Ranch Potato Salad
*I’m not including specific amounts for the ingredients. Make a small batch for a few or go ahead and use five pounds of potatoes if you’re preparing for a crew. Adjust bacon and ranch to suit the amount of potatoes used.
Red Potatoes (peeled and diced into bite-sized pieces)
*I always leave about half the skin on the potatoes for color and flavor.
Bacon, cooked and chopped
Ranch Dressing (Make your own or use bottled ranch as a timesaver.)
Fresh Parsley, chopped
Salt and Pepper
Bring a pot of salted water to a boil and add diced potatoes. Cook until fork tender.
Drain potatoes and cool.
Stir in ranch dressing until potatoes are covered. Mix in bacon and pepper generously.
Garnish with parsley.
**To save yourself some flipping and grease-splattering, try cooking the bacon in the oven. Bake at 400 for about 15 minutes. If you’re short on time, use pre-cooked bacon.
**Green onions add another level of flavor to the potato salad. I used to include them rather than the parsley. The boys aren’t crazy about onions so I swapped them out for the milder taste of parsley.
Whether you’re celebrating marriage, freedom, or everyday life, remember some of the best traditions are simple when made with love.
June 8, 2016
Okay moms, raise your hand if you go into the summer with plans and organizers to conquer the season. You know what I mean. You’ve mapped out your daily tasks and assigned each kid a list of chores to keep the house tidy and ready them to be responsible adults. You have pinterest boards dedicated to summer boredom busters and an equal number of ideas to keeping those kids’ math and reading skills sharp. A few summers ago, we had a chart for a weekly memory verse, recipe, and outing. We made it about 2 and a half weeks. And then there was last summer with my “Fruits of the Spirit” lesson plans that never came to be.
Honestly, I’m facing this summer with no ideas. No plans. No organization. Insane, I know. But we are three days deep into summer break and the boys and I are knocking this thing out of the park with our achievements and level of productivity.
To begin with, no one, I mean no one has gone to bed at an appropriate time. The whole family wins a prize for staying up too late. Hubby’s statement of, “Well, it is summer,” has been met with my reply of “I’m into my 15th hour today of summerness with these people.” At least one child understands the whole concept of sleeping in.
Next, the food situation. They all are expecting at least three meals a day, occasional snacks, and to top it off, some sort of dessert. All of this eating has pushed my creativity to new limits because we’re out of nearly everything. Going to the grocery store with three kids? Um, no thanks. Let the eat-what’s-been-hiding-at-the-back-of-the-freezer challenge continue. I even inadvertently baked my first soufflé the other night. Eggs, cream, the last of the cheese, 350 degrees, and you have dinner. Culinary success.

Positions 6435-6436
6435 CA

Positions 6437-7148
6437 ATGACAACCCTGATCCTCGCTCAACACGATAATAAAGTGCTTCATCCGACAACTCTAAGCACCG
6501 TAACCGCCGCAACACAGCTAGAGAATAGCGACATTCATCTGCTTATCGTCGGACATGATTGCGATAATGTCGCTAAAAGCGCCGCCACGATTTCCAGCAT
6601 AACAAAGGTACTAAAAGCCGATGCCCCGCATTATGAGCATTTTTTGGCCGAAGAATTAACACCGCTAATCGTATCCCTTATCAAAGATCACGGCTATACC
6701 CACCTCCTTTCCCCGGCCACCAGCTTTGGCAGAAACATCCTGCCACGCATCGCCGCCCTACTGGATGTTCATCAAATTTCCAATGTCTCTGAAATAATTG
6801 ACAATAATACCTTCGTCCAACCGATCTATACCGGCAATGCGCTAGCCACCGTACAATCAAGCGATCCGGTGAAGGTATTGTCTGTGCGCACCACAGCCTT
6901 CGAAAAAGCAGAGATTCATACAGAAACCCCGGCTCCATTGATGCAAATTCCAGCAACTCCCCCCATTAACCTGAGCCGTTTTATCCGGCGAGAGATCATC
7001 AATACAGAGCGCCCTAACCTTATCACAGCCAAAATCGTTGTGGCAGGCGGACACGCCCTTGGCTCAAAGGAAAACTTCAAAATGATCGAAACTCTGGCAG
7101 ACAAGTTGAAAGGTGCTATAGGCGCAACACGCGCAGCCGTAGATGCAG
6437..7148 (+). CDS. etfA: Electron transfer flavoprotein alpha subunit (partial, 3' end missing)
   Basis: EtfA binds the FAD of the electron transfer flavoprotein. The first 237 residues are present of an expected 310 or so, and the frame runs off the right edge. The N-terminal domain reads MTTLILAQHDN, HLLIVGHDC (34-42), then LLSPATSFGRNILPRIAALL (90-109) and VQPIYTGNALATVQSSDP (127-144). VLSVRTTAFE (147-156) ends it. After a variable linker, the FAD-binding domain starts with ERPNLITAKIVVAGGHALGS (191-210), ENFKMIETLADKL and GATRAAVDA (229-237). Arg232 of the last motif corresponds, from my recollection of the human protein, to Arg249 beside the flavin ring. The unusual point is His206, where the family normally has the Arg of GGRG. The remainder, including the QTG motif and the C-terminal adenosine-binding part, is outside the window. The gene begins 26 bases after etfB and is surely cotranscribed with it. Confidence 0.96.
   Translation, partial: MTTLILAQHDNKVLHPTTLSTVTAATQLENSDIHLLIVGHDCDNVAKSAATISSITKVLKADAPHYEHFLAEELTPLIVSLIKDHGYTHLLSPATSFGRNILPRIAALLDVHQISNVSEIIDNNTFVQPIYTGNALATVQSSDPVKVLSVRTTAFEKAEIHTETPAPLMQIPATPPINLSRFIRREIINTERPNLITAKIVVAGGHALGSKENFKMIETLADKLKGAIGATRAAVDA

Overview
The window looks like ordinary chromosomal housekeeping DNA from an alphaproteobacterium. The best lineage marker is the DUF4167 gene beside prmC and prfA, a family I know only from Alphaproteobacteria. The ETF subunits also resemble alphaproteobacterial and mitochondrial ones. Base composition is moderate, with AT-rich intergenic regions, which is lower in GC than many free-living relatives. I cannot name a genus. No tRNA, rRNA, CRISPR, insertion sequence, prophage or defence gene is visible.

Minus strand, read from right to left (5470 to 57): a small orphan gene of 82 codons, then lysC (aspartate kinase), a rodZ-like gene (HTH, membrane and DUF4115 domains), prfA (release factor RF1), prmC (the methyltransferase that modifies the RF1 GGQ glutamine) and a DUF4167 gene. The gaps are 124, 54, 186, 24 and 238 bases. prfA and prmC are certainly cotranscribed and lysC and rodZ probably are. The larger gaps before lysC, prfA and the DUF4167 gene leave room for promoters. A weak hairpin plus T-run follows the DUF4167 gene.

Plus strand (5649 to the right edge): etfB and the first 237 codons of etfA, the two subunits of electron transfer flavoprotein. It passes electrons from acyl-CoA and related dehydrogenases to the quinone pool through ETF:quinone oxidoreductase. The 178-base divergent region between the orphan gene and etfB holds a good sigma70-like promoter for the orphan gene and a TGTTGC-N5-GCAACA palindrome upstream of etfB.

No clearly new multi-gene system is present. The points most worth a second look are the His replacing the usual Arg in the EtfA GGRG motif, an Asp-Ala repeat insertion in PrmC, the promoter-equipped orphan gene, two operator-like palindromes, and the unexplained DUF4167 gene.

The boys have even been helping in the kitchen. They have managed to turn almost all of the liquids from the fridge into a popsicle or an ice cube. Lemonade ice cube for your tea? Yep, we have those. Giant freezy pop made from cranberry ginger ale? Sure, got those too. Never mind the trail of stickiness that winds from the fridge to the counter to the sink. We are refreshed.
While they aren’t busy freezing things, they are planning and goal-setting. For example, the other night, they all browsed the internet to choose which kind of Lamborghini they are going to buy. Goals, people, goals. They’ve developed charts and graphs to monitor the NBA finals. They’ve conducted contests, such as who can push everyone else off their bean bags.
As if all of these activities weren’t enough to keep us on our toes, we may have acquired a pet. A cat has decided to take up residence in the back yard. And my I-don’t-touch-animals, pick-me-up-immediately-if-one-comes-into-my-presence child has fallen in love! So now, “The Cat” tops our to-do list. And we are checking off lots of productivity boxes with her. First thing in the morning, we must find the cat. Is she in the barn? Is she in the tree? Is she on the playground? Next, we have to feed the cat. Pour her milk. Scramble some eggs. Get the leftover fish from the fridge. Shake the cat food bag. And then there’s the comforting and entertaining. Make the cat a bed. Gather materials to design a toy. But mostly, there’s the watching. “Mommy, come outside while I play with Maddie.” (Yes, we named the cat.)
So I sit and watch them watch her.
And the laughs happen. And the talks commence. And the memories form.
No planning or organizing needed.
Yes, I raise my right hand and do promise to read to my kids this summer. We will practice math problems and other educational stuff. Our emphasis on spiritual growth goes beyond my uttered prayers of “Lord, help me with these children.” We may even open a page or two from other summer’s plans and get organized about some things.
But in the meantime, we may just be out in the back yard watching Maddie and eating our homemade popsicles. This feels a lot like freedom. A lot like childhood.
After all, it is summer.
What's ahead for your summer? Any exciting plans? Share with the rest of us....we could all use a little inspiration!